Walton suggests that increasing reports of crimes on campus is one way to resolve the seeming conflict between FERPA's dictates of student privacy and a university's legitimate concerns about the ability to exercise authority over students, since FERPA only addresses educational records and does not speak to criminal records (Walton, 2002).
In addition to using a literature review to examine this problem from a global perspective, this researcher engaged in two types of evidence-gathering to investigate attitudes towards FERPA. The first type of evidence-gathering involved surveying students at Maryland State University to determine their attitudes towards FERPA and whether they believed it helped or hindered their success in college. The second type of evidence-gathering involved an interview with a representative at the Office of the Dean at Maryland State University to ask his opinion about the utility of FERPA.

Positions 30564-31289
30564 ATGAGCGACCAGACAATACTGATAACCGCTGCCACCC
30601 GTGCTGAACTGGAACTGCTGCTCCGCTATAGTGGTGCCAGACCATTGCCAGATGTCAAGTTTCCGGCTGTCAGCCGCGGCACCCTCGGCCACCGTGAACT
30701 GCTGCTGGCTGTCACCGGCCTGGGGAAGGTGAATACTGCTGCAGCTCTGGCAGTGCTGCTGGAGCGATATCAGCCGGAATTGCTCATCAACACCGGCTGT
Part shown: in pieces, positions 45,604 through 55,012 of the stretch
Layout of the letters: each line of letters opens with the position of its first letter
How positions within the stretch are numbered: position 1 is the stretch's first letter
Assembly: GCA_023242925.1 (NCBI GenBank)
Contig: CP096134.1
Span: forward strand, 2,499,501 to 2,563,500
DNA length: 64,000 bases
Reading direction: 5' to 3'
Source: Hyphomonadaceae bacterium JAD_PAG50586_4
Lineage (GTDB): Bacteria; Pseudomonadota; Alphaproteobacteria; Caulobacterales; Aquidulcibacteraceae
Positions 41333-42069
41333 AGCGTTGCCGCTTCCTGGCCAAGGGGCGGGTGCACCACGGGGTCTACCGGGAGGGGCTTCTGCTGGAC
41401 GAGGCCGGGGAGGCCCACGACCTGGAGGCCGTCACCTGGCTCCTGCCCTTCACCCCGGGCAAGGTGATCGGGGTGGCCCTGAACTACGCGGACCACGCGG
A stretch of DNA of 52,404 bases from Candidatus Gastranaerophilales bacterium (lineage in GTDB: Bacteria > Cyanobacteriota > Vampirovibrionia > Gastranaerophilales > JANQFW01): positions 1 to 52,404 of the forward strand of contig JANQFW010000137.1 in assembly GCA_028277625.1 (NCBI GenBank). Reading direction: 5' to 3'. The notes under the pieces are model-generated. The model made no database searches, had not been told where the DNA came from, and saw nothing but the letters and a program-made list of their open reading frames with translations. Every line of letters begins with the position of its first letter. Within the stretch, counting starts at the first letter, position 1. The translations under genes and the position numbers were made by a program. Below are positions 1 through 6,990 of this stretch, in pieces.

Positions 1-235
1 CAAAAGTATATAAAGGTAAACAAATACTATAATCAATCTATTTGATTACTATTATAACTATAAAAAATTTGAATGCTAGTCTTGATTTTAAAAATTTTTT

The results of both the survey and the interview reflect some of the same concerns about college students being quasi-adults and still being in need of some parental monitoring that must follow any discussions of FERPA. The results of the student survey demonstrated that four of every ten students would actually support easing the restrictions of FERPA in a way to increase the potential of parental monitoring. While it may seem counterintuitive that college students would willingly give up some of their privacy, those results make sense when one understands the reasoning given by the college students. One of the students I interviewed has been getting good grades but due to excessive social gatherings in college, he has found that he has to pull frequent all-nighters in order to maintain this high grade point average. When he was asked whether college should enforce the discipline rules, he asserted that he would gladly a more authoritarian campus. Subsequently, when asked why he wanted this, he simply said it was for his own good and the strictness would probably lead him to success in college. However, the student response was certainly not unanimous; another student claimed that he would find increased oversight burdensome because he wanted the ability to assert his freedom. Interestingly enough, all students seemed to agree that giving the university a greater ability to monitor their activity would help them vastly improve their grades.